The above story is based on materials provided by Rice University. Note: Materials may be edited for content and length.


Journal Reference:

  1. Jingyuan Luo, Jesse M. Flynn, Rachel E. Solnick, Elaine Howard Ecklund, Kirstin R. W. Matthews. International Stem Cell Collaboration: How Disparate Policies between the United States and the United Kingdom Impact Research. PLoS ONE, 2011; 6 (3): e17684 DOI: 10.1371/journal.pone.0017684

Cite This Page:

Rice University. "International collaboration between researchers results in greater recognition, study shows." ScienceDaily. ScienceDaily, 9 March 2011. <www.sciencedaily.com/releases/2011/03/110309162129.htm>.
Rice University. (2011, March 9). International collaboration between researchers results in greater recognition, study shows. ScienceDaily. Retrieved September 30, 2014 from www.sciencedaily.com/releases/2011/03/110309162129.htm
Rice University. "International collaboration between researchers results in greater recognition, study shows." ScienceDaily. www.sciencedaily.com/releases/2011/03/110309162129.htm (accessed September 30, 2014).

Share This



More Science & Society News

Tuesday, September 30, 2014

Featured Research

from universities, journals, and other organizations


Featured Videos

from AP, Reuters, AFP, and other news services

Argentina's Tax Evaders Detected, Hunted Down by Drones

Argentina's Tax Evaders Detected, Hunted Down by Drones

AFP (Sep. 30, 2014) Argentina doesn't only have Lionel Messi the footballer, it has now also acquired "Mesi" the drone system which monitors undeclared mansions, swimming pools and soy fields to curb tax evasion in the country. Duration: 01:18 Video provided by AFP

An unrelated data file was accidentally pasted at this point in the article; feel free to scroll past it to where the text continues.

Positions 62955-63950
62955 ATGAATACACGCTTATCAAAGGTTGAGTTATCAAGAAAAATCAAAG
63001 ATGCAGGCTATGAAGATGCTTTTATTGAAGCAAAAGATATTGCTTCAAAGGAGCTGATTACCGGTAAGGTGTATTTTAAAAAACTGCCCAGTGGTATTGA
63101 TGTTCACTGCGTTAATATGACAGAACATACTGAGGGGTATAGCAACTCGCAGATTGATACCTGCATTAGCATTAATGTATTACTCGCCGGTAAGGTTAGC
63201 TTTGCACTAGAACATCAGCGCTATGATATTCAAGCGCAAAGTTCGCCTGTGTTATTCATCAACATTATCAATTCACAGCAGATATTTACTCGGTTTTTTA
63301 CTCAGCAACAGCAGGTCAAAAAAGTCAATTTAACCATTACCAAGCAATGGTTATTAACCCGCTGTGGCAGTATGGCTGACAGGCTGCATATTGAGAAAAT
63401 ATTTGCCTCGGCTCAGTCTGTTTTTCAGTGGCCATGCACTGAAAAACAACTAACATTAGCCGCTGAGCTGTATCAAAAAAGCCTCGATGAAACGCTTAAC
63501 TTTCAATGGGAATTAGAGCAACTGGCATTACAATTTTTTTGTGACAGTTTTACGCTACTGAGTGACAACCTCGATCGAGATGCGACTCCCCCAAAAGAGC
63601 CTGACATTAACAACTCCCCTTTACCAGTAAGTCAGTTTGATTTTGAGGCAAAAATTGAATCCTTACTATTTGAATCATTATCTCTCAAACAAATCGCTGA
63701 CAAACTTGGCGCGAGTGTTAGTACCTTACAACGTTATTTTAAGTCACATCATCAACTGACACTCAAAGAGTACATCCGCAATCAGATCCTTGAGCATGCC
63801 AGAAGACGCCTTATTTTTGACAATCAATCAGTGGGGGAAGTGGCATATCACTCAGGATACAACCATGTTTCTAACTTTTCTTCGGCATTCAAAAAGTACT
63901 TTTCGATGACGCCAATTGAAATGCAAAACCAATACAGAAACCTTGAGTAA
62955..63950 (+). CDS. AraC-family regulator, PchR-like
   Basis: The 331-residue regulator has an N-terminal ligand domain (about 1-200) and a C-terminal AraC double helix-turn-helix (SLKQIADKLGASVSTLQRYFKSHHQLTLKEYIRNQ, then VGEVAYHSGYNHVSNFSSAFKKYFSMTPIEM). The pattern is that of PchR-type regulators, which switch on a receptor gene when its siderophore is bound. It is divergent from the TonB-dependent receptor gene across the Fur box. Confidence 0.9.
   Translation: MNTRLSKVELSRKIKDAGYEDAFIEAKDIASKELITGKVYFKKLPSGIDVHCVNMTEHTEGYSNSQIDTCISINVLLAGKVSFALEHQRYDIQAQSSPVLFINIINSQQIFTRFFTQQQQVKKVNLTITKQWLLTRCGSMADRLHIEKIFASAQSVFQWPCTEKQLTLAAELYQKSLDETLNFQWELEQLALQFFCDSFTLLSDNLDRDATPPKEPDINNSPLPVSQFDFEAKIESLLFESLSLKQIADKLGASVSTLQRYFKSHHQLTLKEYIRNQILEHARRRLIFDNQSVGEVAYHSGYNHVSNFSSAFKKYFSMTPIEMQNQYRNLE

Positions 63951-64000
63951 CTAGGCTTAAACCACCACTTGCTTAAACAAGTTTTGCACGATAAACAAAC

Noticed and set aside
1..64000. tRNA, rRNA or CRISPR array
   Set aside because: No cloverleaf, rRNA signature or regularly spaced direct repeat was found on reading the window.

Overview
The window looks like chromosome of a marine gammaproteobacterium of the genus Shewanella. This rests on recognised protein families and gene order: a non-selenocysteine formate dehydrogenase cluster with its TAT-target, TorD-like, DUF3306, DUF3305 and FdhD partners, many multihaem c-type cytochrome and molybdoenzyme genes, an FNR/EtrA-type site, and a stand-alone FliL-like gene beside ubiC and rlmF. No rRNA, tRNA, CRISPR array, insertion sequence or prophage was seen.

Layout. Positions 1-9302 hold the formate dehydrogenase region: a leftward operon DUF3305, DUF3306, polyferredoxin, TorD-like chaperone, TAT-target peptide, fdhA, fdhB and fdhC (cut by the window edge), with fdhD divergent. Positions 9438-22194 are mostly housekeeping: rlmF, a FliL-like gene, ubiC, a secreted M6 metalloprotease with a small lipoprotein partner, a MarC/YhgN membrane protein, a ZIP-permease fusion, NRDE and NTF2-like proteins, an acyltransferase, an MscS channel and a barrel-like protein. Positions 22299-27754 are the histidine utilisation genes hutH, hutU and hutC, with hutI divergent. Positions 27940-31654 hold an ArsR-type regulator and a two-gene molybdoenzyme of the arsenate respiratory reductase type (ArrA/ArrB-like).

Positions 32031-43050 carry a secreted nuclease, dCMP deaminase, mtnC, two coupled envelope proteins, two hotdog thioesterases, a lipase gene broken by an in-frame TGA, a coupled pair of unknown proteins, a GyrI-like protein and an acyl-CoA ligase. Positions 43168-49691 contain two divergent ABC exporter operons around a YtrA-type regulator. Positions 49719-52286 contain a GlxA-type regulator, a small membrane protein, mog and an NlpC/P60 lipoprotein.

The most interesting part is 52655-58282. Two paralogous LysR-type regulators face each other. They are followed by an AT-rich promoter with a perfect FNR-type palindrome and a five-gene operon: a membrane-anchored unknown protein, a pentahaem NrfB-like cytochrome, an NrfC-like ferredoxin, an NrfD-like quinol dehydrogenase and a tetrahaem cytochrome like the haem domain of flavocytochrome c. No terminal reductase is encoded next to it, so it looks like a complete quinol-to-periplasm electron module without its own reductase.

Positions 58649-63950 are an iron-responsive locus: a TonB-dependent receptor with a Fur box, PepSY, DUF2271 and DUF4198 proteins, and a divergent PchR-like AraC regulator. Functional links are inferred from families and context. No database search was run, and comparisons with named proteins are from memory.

Powered by NewsLook.com
How 'Yes Means Yes' Defines Sexual Assault

How 'Yes Means Yes' Defines Sexual Assault

Newsy (Sep. 29, 2014) Aimed at reducing sexual assaults on college campuses, California has adopted a new law changing the standard of consent for sexual activity. Video provided by Newsy
Powered by NewsLook.com
Why Is Big Tobacco Voluntarily Warning You About E-Cigs?

Why Is Big Tobacco Voluntarily Warning You About E-Cigs?

Newsy (Sep. 29, 2014) Big tobacco companies are voluntarily printing health warnings on their e-cigarette packages — a move some are calling part of a PR strategy. Video provided by Newsy
Powered by NewsLook.com
Why Pediatricians Endorse IUDs, Implants For Teens

Why Pediatricians Endorse IUDs, Implants For Teens

Newsy (Sep. 29, 2014) New recommendations from the American Academy of Pediatrics point to intrauterine devices and implants as good forms of birth control for teens. Video provided by Newsy
Powered by NewsLook.com

Search ScienceDaily

Number of stories in archives: 140,361

Find with keyword(s):
Enter a keyword or phrase to search ScienceDaily for related topics and research stories.

Save/Print:
Share:

Breaking News:

Strange & Offbeat Stories


Science & Society

Business & Industry

Education & Learning

In Other News

... from NewsDaily.com

Science News

Health News

Environment News

Technology News



Save/Print:
Share:

Free Subscriptions


Get the latest science news with ScienceDaily's free email newsletters, updated daily and weekly. Or view hourly updated newsfeeds in your RSS reader:

Get Social & Mobile


Keep up to date with the latest news from ScienceDaily via social networks and mobile apps:

Have Feedback?


Tell us what you think of ScienceDaily -- we welcome both positive and negative comments. Have any problems using the site? Questions?
Mobile: iPhone Android Web
Follow: Facebook Twitter Google+
Subscribe: RSS Feeds Email Newsletters
Latest Headlines Health & Medicine Mind & Brain Space & Time Matter & Energy Computers & Math Plants & Animals Earth & Climate Fossils & Ruins